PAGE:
H.264 has had widespread application from over the air broadcasting, satellite broadcasting, mobile video, IP TV and most notably in both the now defunct HD-DVD and current Blu-ray products. Even YouTube is converting all of its video archives to H.264-compliant video. As a result, this codec has been dubbed the “next generation standard in digital video,” and digital video recorder and IP camera manufacturers are latching on.
The biggest problem with H.264 is that current encoding devices like IP cameras and digital video recorders may not have the computational horsepower to stream the video fluidly. Make no mistake, a computer would have no problem rendering the video, but digital video recorders and IP cameras are built lean with minimal expansion capabilities. In some instances, older equipment being purchased now may not work with H.264. Make sure to ask this question when selecting a digital CCTV product. Otherwise there may be a substantial upgrade ahead to obtain H.264.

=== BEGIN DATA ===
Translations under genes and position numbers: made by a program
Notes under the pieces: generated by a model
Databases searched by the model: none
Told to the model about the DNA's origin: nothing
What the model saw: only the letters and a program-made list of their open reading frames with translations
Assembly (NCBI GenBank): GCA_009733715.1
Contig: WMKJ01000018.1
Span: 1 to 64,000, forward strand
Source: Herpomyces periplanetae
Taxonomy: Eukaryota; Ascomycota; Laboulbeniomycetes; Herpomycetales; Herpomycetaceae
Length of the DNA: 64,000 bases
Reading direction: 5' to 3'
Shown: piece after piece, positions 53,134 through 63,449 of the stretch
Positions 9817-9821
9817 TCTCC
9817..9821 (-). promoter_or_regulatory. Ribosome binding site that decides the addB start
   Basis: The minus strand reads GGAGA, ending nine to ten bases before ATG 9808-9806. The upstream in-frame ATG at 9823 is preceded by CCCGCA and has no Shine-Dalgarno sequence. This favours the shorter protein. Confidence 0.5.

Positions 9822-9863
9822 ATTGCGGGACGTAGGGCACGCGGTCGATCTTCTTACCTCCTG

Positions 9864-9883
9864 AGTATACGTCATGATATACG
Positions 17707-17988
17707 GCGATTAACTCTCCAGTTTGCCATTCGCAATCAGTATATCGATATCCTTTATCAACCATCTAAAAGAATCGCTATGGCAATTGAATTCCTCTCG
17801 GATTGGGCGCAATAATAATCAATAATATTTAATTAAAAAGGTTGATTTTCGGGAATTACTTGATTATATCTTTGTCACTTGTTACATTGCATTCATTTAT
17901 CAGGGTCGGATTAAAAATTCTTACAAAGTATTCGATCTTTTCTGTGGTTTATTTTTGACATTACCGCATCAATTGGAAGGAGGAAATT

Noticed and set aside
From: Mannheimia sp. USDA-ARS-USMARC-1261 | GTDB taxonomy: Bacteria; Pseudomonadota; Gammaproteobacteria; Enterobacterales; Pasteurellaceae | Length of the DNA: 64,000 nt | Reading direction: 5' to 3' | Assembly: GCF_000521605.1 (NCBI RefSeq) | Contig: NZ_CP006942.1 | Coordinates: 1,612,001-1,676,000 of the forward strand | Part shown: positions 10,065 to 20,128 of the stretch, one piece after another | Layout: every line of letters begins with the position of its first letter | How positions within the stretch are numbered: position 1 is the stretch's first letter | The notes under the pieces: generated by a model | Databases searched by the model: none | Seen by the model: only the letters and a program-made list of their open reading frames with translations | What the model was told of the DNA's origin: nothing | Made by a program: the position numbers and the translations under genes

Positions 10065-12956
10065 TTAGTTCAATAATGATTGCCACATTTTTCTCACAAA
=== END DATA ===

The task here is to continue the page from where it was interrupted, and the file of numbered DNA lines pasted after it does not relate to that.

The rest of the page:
Many organizations are not fully prepared for the world of digital cameras and recording that is fast approaching. Unlike analog systems, digital CCTV is a marriage between hardware and software (codecs). It’s important to keep that point in mind when selecting a product that not only will meet today’s needs, but also future requirements.